Robert Frashure: Boyd seemed ahead of his time when he wrote in 1993 that “my work is an alternative to the gay liberation movement and to the gay press. The gay press has to be sexless because they are public. My books are all about homosexuality rather than gayness. It has nothing to do with gay liberation, gay rights, gays in the military, civil rights, fundraising….it is a necessity that the whole liberation movement had to give up sex in order to go public as gay.” I think he nailed it with this statement! Do you think this is part of the appeal of his work—it is unapologetic in its truthfulness to sexual life, and an alternative to some of the sexless and assimilationist modern gay communities? Does this distinction between homosexuality and gayness make sense to you?
William E. Jones: If we grant that the work of a philosopher is, as Gilles Deleuze puts it, creating concepts, then the most important philosophical content we can take from Boyd’s work is his distinction between homosexuality and gayness. Homosexuality is desires and acts—what a human being feels and does—while gayness is what is discussed in public. I had never encountered the distinction expressed in quite this way until reading Boyd, and I find it useful and illuminating.
Being closeted requires playing into society’s hypocrisy, but being openly gay requires inventing a new hypocrisy. Boyd told a story about a gay man who was a writer at an important newspaper. To the outside world he was a success, but he lived with constant repression so intense that every time he met Boyd, he would start talking about his desire to “suck Puerto Rican assholes.” Boyd saw gay politics as dominated by a cabal of eunuchs who sacrificed personal honesty for the good of gay liberation. For Boyd, this sacrifice was too much: politics that did not acknowledge the reality of homosexual desire was not liberating anyone. Gore Vidal, who was Boyd’s exact contemporary, said something similar when he asserted that there are no homosexuals, only homosexual acts, but I think he was straining a bit to make his point. Boyd’s formulation is much more elegant.
When sexuality gets narrowed to a question of political identity, its conventions prevent us from seeing many subtle variations in human behavior and desire. Essentialist labels are understood to be necessary tools for organizing and advocating for legal rights in our society, but the liberation movement’s ungainly alphabet soup of “LGBTIQ” (with more initials coming soon) is an implicit acknowledgment of the failure of this language.
Like all truly radical thinkers, Boyd envisions utopia: a society that is uninhibited and enjoyable, and where a struggle for legal rights does not have to be waged, because individuals are left alone to do what they wish. This could be mistaken for a superficially sexualized version of libertarianism, but the consequences of instating such a regime of desire are profound. The family man who likes to get fucked by the neighbor’s teenage son; the policeman who enacts bukkake scenes in the local public toilet; the politician who compares notes on sucking cock with his constituents; the priest who holds orgies behind the altar—these are the pillars of society as imagined by the editor of Straight to Hell. I believe in this way Boyd has a close kinship with Sade. Boyd didn’t get locked up in the Bastille, but rather in a single room occupancy hotel—I suppose we can think of this as a triumph of the welfare state—but then, Boyd wasn’t interested in torturing anyone, either. Will the names McDonald and Sade one day be mentioned in the same breath in intellectual circles as utopian visionaries of human sexuality? Anything is possible.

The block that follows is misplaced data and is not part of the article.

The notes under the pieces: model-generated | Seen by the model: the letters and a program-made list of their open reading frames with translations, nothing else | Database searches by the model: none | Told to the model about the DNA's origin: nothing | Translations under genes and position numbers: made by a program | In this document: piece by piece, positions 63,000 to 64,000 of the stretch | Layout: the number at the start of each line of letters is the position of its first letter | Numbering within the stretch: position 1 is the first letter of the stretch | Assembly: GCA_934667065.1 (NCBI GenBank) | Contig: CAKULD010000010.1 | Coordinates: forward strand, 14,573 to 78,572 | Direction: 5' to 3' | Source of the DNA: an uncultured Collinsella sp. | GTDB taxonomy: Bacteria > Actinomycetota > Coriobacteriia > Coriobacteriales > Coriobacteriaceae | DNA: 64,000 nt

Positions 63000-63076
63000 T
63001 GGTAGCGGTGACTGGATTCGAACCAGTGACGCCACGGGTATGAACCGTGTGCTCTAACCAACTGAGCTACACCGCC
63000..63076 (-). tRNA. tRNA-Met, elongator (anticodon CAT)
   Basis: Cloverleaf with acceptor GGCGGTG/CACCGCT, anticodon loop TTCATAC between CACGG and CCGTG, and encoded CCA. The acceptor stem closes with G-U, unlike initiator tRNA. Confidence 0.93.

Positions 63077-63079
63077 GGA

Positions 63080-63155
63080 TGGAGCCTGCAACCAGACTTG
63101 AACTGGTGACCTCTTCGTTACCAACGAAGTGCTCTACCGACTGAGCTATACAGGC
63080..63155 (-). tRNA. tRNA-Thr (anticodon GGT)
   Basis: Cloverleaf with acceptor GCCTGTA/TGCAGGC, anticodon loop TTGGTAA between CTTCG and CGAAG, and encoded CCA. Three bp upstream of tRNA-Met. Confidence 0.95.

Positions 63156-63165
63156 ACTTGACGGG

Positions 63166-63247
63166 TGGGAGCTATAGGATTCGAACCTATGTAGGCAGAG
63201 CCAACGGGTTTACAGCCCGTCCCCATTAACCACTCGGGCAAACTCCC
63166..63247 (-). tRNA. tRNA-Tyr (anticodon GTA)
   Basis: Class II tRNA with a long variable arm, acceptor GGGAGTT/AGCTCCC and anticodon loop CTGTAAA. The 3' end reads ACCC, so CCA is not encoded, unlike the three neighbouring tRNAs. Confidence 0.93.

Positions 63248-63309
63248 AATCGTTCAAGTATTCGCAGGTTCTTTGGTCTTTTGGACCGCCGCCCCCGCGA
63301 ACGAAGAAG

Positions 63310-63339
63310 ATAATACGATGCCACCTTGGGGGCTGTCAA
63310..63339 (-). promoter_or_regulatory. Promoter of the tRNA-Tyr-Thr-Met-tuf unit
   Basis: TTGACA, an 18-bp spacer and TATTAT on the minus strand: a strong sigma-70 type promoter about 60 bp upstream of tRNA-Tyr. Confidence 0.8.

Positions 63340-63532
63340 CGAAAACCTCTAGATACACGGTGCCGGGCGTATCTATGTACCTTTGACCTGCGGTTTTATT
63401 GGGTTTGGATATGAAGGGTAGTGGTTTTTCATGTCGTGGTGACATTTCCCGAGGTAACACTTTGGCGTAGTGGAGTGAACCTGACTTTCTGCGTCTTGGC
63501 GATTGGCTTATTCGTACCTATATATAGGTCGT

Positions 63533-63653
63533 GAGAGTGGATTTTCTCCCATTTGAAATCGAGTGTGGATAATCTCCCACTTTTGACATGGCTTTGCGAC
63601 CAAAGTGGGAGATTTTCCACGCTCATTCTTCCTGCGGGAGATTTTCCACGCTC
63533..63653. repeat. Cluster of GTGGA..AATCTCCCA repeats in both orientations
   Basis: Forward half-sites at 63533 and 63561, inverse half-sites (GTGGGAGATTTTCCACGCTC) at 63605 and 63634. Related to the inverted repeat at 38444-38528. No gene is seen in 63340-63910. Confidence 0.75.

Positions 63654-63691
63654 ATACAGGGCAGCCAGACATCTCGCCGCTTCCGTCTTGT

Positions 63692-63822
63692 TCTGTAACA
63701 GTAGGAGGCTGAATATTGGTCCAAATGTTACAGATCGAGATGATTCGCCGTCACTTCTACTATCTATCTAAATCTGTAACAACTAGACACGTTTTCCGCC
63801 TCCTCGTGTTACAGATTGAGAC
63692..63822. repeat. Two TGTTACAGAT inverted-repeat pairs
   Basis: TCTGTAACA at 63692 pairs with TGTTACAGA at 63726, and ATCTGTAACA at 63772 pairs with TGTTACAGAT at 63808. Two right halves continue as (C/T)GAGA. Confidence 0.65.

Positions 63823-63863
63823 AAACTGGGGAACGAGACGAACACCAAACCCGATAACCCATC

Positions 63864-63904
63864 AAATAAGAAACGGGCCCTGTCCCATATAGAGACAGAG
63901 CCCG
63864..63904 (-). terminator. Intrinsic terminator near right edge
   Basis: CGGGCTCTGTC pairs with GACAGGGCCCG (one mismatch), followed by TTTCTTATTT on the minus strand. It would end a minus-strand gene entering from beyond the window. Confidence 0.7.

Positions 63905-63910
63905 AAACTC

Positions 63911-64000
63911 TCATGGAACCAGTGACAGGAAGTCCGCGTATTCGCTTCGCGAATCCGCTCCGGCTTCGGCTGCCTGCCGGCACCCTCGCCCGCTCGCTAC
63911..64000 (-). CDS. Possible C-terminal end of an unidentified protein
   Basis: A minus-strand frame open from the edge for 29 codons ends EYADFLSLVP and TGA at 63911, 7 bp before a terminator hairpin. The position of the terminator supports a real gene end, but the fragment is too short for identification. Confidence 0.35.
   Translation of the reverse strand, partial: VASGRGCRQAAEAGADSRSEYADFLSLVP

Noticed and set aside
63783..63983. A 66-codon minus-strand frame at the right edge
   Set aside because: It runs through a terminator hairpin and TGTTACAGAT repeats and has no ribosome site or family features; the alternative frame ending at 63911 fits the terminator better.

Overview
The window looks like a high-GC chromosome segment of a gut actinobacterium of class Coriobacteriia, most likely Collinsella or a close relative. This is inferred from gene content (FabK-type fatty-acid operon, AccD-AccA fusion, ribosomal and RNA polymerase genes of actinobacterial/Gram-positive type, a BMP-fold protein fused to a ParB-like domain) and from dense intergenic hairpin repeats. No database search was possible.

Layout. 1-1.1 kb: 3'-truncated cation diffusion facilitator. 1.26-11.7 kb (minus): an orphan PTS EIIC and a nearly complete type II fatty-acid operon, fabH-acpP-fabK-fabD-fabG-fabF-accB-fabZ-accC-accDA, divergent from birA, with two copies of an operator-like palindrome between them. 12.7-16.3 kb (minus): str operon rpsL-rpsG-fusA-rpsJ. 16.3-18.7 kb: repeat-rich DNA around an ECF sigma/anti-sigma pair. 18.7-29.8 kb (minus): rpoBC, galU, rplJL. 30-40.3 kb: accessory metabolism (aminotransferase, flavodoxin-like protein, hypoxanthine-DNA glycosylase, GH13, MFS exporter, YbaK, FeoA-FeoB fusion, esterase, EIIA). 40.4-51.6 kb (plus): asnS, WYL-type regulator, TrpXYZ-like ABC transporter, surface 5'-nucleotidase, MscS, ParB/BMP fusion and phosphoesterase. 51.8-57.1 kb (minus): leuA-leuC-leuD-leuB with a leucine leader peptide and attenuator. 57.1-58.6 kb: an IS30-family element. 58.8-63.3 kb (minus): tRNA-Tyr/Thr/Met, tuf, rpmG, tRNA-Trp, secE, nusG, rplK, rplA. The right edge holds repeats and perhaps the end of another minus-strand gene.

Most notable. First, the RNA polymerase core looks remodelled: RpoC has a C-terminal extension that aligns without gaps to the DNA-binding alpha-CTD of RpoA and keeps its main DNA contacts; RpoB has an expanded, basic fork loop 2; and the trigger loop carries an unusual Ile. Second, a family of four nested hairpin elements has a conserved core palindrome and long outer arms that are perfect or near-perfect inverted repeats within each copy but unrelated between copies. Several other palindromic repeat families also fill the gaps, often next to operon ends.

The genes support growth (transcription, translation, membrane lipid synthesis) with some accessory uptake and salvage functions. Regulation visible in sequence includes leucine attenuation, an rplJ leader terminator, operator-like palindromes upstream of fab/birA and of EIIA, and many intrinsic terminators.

Robert Frashure: Is the force of this American puritanism and moral panics still impacting and limiting the impact of gay artists, especially artists working with sexual themes? In what ways do you still notice this? At a time when it seems increasingly less possible to make any distinction between entertainment and politics, lying and authenticity, something I am left with after reading Boyd is the theme that reoccurs throughout Meat: “truth is the biggest turn on.”
William E. Jones: We are living through a very peculiar moment. The most outrageous lies are accepted as truth, because the alternative is too painful for a significant segment of society. I can hardly imagine how Boyd would have made sense of it all had he lived to see our present situation.
One recent phenomenon readymade for Boyd’s kind of satire is the trigger warning. The literary canon (not to mention the sanity of instructors) is under threat, because sheltered students want to expunge anything disturbing from their lessons. They seem to have no concept of the way their efforts have compromised freedom of intellectual inquiry on campus. Or maybe they do know that they are the new censors, and they relish their power. For these crypto-fascist youngsters I wish a future of grievous midlife crises. All the pain they seek to avoid will descend upon them eventually. Will they learn from this? I hope so.
Boyd learned the most valuable lesson for artists in America: you can do just about anything you want as long as you don’t expect to be rich and famous. He was (and continues to be) an underground figure. He probably would have been happy to see the proliferation of independent publications circulating in the wake of mainstream publishing’s decline. It remains to be seen if anyone can combine a do-it-yourself aesthetic and a radical vision of the world in ways as powerfully convincing and hilariously funny as Straight to Hell.